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Re: Battery drain on '87 5kS

   We just installed a brand-new DieHard battery, but there is some type of
   Anyone ever had this problem before?  Could I be looking at possible
   alternator and/or starter repairs?  Let me know if any of you have any
   ideas.  TIA...

I recently installed a DieHard in my UrQ (it's becoming a rite of owner-
ship to install a DieHard in all of my vehicles...), and really strongly
recommend them -- they've always been an improvement over the OEM battery.
I'm not saying they're the best by any means, but they beat anything else
I have found...

That aside...make sure the contacts to the battery itself are good and
clean. "Naked eye" inspection really doesn't do it, surprisingly...get
one of those battery-post cleaners and scrape down to clean shiny lead
on both post and cable. The "wire brush" type work, but there is also
an interesting battery post cleaner that uses four cutting blades ar-
ranged in a conical holder that cuts nice clean smooth flat surfaces
both on the posts and [matching!!] cable clamps. HIGHLY recommended, if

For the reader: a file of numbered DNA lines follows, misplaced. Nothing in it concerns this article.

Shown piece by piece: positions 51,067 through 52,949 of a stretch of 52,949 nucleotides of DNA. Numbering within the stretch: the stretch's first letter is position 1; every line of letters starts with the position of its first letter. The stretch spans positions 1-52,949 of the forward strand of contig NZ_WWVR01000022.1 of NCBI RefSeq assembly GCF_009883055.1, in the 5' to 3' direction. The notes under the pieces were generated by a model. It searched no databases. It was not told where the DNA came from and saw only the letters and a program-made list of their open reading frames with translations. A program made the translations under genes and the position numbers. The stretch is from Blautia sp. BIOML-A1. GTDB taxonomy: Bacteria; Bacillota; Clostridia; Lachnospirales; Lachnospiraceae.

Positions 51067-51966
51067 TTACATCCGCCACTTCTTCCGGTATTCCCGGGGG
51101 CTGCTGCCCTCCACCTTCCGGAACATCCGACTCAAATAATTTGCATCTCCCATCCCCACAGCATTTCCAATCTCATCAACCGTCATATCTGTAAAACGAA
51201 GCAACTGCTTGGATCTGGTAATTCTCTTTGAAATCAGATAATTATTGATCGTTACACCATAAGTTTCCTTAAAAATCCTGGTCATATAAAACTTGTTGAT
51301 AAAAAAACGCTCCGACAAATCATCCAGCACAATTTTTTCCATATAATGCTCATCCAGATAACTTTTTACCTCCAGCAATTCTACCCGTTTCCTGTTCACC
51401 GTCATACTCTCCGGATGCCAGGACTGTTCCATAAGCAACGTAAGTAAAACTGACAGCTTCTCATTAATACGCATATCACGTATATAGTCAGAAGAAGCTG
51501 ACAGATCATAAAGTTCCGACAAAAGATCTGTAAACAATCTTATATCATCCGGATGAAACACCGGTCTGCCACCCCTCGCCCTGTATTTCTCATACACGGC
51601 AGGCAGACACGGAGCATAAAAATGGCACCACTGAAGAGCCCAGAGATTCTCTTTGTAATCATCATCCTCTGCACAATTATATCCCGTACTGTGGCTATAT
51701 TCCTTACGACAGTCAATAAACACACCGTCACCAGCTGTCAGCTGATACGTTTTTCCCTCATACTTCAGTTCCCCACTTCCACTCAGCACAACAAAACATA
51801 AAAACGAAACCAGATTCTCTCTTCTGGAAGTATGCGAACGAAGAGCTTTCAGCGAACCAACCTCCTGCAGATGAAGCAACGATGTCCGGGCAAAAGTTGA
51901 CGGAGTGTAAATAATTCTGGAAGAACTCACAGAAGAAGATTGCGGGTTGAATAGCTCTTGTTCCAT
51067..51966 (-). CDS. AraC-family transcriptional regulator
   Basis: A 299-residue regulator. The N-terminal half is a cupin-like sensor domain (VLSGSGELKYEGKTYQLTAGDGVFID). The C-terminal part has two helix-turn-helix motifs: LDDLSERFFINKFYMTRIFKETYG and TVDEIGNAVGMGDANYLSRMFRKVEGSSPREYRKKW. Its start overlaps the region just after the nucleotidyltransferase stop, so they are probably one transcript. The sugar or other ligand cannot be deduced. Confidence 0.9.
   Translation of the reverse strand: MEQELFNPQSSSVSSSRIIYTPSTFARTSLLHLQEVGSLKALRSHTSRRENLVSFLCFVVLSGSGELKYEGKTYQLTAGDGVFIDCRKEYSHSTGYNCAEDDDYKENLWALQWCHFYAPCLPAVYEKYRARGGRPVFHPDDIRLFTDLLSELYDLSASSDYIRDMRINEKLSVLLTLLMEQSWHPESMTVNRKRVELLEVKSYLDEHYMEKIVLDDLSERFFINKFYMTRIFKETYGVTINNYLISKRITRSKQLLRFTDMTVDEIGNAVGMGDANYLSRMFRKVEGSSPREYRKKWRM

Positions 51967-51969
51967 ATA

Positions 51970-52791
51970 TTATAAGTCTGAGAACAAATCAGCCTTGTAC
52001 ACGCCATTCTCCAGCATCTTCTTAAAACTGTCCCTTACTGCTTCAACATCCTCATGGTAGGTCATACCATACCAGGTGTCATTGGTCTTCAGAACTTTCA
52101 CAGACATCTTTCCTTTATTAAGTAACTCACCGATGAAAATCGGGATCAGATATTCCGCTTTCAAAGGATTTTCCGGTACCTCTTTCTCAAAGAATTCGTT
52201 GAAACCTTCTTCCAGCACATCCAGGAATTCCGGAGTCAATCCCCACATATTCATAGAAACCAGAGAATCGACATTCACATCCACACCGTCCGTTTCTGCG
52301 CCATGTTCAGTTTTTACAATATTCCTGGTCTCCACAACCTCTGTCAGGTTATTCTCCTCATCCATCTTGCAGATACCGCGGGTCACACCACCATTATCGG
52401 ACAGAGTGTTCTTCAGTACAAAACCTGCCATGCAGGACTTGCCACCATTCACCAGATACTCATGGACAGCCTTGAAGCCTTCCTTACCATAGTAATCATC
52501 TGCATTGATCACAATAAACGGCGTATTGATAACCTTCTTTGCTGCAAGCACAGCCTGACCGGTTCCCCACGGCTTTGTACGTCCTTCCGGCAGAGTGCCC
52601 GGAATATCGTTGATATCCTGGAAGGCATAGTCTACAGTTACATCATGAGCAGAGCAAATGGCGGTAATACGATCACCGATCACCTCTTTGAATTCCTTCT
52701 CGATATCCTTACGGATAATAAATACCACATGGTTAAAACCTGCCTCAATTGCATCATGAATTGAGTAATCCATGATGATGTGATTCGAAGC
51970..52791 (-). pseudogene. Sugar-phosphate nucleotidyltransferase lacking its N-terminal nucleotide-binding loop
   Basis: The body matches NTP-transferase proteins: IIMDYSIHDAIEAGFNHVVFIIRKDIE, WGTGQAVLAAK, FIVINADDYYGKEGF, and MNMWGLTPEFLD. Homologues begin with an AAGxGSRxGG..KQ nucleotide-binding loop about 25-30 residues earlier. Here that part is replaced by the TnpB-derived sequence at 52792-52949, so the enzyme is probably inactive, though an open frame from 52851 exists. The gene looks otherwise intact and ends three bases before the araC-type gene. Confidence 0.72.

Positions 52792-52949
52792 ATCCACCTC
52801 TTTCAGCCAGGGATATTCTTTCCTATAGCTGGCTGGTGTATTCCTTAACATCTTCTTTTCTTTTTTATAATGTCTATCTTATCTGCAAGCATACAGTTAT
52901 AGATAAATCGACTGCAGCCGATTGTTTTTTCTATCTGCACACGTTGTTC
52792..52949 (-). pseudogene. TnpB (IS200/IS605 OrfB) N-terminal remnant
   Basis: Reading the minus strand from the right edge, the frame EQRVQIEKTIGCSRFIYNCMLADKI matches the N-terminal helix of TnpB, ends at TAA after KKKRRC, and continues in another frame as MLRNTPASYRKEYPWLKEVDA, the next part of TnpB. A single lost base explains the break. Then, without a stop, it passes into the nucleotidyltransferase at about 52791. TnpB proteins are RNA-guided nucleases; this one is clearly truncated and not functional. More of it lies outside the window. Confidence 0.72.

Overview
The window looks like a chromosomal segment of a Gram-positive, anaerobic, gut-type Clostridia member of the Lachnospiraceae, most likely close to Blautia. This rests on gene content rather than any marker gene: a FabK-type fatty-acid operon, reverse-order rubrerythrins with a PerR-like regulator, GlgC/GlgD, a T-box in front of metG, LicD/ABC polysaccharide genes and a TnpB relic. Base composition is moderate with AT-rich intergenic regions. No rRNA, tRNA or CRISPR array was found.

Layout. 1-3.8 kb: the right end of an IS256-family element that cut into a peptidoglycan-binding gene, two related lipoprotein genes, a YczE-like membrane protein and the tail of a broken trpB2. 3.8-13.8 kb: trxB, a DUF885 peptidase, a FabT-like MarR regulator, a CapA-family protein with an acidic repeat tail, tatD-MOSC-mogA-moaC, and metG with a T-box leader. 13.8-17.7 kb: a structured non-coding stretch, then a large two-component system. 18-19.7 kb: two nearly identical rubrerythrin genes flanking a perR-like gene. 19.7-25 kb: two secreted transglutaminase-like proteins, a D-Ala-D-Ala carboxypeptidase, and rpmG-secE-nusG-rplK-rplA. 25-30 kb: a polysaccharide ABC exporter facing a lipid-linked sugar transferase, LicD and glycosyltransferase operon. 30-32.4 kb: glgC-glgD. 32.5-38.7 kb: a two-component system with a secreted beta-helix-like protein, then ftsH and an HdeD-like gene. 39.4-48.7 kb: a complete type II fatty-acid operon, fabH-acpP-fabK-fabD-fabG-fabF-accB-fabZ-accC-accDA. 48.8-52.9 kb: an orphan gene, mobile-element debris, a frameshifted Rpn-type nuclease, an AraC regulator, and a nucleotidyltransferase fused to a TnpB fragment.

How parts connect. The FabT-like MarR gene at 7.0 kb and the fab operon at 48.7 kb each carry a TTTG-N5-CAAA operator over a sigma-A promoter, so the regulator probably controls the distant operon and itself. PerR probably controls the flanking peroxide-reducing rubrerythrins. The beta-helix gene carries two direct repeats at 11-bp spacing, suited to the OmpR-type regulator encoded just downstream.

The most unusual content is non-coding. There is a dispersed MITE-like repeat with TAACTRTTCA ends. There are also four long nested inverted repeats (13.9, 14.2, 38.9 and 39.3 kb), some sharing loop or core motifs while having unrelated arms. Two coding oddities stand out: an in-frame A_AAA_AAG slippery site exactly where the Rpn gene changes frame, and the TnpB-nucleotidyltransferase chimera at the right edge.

you can find one (and no, I don't remember where I finally found mine,
sorry; it might have been Sears...).

Make sure the clamps are firmy affixed (they're [usually] soft lead, so
you don't need to GORILLA them down, they easily deform/mold themselves
to the post configuration...).

Do NOT use any of those "corrosion inhibitor" glops on the terminals,
mostly what they do is eventually inhibit a good clean connection!

Since your car starts right up with a jump-start, your ground/starter
connections are probably OK, but they're two more good points to check 
for a clean tight connection. Grounds seem especially problematical,
in my experience -- wire brush the cable lug and the body/frame con-
nection point until they're clean and shiny bare metal.

Make sure you're getting an absolute minimum of 13.5 volts to the bat-
tery terminals, and preferably over 14 volts (15 volts or more however
and you risk overcharging the poor thing...).

If it's not one of those sealed batteries, you can buy a cheap hygro-
meter to measure the "charge" of the battery -- make sure that is good.
If you can't do that, you can tell a fair amount about the condition by
using a very accurate voltmeter (most any of the current digital units
will suffice, even the $20 RadioShit specials), but I misremember the
"calibrations" table. I can look it up, or if you have any of the Bent-
ley "maintenance/repair" manuals, it's probably listed there in the
electrical/battery section. You may well have gotten a bad battery, or
the fools at the store may have forgotten to fill it with acid, or ...
(remember too that "new" batteries need to be charged when you first
install them, they come "half" [less than fully, depends on a lot of
factors] charged or so over the counter! A day's driving around usually
suffices, assuming your charging system is up to snuff.)

Good Luck!